It is as if China is playing the part of Briar Rabbit who would repeatedly say to the fox that was trying to eat him, “Don’t throw me into that briar patch.” Of course Briar Rabbit wanted to be thrown into the briar patch . . . that way he could escape! So it is with China. Regardless that garlic has increased some 20 times in price over the past year, or even the lowly potato has increased 6 times in price, China has a Briar Rabbit type maneuver up its sleeve. China’s agriculture related inflation, and energy inflation too, can be substantially arrested by allowing the Yuan to be revalued upwards. The effect would make a stronger Yuan that can be used by the populous to buy more food and petroleum products than before the revaluation. So, for the Chinese much of current inflationary pressure would be swiftly abated. Not so for the USA and Europe.

Unlike the Yuan and other proximal currencies, developed countries of the world have no upward pressure on their currencies that would help absorb inflation. In fact, because of the difficulties of deleveraging, maturing bureaucracy, maturing demographics and a flight of capital to the East, developed country currencies purchasing power has been declining for a decade. This time the Chinese, Association of Southeast Asian Nations, and the Shanghai Cooperation Organization (SCO) don’t appear to care much about balancing trade with the West. For it is the policy of self preservation that is their prerogative now. It was only last week where the world witnessed that China and Russia have decided to abandon the US$ for their cross border trade. This arrangement was signed at the recent annual SCO summit held in Tajikistan. Maybe now the significance of my piece some weeks ago about Central Asia and the SCO is coming into better focus.

Hong KongA revaluation of the Yuan would also cause additional issues for the developed nations. A stronger Yuan will lead to stronger demand for food as well as just about anything that Chinese desire. Herein resides my best guess at how very high rates of inflation may arrive in the USA. First, it takes about six to nine months for higher food prices to work their way into finished products. So late in the first quarter of 2011 is when we should see the summer related grain inflation arrive in stores. Predictably the Federal Reserve will claim that the increase in the inflation was expected because of their recent attempts at inflating the economy. Unfortunately, this assertion would be wrong. If history is any guide, the pushing of inflation through Federal Reserve quantitative easing (printing money) will likely begin to show up near the end of the second quarter. This would give an additional, and shocking, boost to inflation – perhaps as bad as that seen last in the late 1970’s. The final kicker for inflation may be what has been described above. With a falling US$ and a Chinese shopping population emboldened with a stronger Yuan, things like food and energy would become even more difficult to buy for the average developed nation household.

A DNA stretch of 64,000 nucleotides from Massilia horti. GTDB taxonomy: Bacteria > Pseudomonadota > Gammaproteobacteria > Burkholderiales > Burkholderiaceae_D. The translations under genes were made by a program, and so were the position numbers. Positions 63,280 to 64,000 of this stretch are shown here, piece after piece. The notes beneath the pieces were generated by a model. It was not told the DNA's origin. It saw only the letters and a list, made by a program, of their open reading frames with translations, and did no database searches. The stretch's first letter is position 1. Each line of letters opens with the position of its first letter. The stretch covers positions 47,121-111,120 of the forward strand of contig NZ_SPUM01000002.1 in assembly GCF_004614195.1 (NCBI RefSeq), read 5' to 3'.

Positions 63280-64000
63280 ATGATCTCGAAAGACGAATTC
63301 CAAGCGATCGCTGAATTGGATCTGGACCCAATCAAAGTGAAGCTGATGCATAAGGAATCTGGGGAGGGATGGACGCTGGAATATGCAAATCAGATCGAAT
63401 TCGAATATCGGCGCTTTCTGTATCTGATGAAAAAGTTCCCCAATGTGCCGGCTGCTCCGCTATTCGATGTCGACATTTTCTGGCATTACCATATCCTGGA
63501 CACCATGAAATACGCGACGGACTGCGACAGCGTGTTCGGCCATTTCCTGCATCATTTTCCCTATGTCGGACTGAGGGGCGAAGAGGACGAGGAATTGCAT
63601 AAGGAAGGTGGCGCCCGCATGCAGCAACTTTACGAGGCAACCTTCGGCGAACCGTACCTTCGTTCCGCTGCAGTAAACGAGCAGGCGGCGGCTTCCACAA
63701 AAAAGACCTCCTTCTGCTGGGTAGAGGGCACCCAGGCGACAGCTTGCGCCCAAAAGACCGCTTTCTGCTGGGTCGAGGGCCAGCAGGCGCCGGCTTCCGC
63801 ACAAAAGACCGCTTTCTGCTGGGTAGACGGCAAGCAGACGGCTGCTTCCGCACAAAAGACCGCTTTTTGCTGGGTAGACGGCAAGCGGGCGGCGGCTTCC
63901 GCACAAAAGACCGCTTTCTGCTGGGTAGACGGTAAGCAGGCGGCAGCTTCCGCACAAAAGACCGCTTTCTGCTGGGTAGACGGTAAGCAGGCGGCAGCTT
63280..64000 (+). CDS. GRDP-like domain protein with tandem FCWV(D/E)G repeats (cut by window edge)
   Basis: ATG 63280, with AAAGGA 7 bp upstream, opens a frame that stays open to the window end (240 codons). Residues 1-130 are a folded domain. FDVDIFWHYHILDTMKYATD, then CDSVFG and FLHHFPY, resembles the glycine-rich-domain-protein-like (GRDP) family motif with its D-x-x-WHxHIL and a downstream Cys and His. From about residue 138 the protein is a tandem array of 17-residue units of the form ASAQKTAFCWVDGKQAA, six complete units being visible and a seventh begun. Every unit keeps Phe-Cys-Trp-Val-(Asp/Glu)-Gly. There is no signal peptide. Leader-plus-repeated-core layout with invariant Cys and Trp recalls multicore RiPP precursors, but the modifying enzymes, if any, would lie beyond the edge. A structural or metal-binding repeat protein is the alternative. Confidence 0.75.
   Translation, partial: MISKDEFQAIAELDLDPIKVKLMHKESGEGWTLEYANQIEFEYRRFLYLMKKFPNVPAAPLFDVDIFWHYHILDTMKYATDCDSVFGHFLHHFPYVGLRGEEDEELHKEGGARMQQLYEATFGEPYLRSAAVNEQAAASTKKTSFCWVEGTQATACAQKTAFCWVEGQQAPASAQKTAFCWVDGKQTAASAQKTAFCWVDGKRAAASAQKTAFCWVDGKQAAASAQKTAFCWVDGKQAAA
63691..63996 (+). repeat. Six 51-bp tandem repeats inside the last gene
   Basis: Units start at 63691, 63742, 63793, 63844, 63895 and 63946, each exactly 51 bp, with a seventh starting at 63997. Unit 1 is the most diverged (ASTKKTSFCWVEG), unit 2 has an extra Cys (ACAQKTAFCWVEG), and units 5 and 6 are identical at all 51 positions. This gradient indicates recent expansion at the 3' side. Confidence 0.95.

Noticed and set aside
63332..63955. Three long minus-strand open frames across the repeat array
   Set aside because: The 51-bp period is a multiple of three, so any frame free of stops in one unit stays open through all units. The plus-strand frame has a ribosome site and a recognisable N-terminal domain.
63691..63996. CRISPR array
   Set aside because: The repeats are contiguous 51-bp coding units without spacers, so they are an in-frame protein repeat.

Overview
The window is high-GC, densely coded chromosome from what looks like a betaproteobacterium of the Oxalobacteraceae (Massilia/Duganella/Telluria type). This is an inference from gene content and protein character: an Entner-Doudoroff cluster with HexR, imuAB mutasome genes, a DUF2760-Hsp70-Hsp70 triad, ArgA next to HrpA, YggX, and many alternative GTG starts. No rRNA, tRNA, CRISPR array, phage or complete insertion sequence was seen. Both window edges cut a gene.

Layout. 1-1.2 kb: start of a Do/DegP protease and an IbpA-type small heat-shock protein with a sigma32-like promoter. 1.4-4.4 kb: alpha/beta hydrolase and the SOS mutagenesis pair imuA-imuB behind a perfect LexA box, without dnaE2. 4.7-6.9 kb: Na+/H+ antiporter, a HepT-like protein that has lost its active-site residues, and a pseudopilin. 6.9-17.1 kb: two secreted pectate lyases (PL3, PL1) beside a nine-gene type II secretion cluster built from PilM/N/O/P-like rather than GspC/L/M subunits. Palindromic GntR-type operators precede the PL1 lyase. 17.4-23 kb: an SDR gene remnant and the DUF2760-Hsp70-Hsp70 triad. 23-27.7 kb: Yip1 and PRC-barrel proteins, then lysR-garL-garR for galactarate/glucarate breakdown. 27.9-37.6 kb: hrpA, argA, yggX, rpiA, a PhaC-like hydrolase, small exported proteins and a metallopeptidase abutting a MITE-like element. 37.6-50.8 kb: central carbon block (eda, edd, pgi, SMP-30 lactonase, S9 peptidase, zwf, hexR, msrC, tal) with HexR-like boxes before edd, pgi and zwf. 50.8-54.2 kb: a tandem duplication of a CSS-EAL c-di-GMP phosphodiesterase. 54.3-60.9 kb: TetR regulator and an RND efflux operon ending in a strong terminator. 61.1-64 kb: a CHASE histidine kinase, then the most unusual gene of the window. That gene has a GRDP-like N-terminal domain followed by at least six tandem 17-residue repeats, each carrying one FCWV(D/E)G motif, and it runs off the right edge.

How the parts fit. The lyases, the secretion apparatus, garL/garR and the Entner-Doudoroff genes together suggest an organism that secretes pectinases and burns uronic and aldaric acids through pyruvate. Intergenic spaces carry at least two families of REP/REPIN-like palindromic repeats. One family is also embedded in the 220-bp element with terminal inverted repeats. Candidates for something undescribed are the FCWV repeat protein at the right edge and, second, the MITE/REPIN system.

This policy driven approach is radically different than the market driven forces that most of us are used to. If it unfolds as roughly described above, there will be extreme turbulence in many types of asset prices. From stocks to precious metals to money markets denominated in various currencies, it could be very difficult over shorter periods of time to ‘believe’ just what is a solid investment strategy. That is why it is important to set the course for portfolios now – when the winds are somewhat calm. For it is likely that for the first time in decades, US$ and EU€ ‘cash’ will be the primary asset class to avoid due to the ravages of policy fanned inflation.

So, if history is a competent guide, economic isolation and its effects are likely what await the world. To understand this people do not need to have skill in reading tea leaves, they merely need to pay general attention to the rhetoric and actions emanating from across the Pacific Ocean.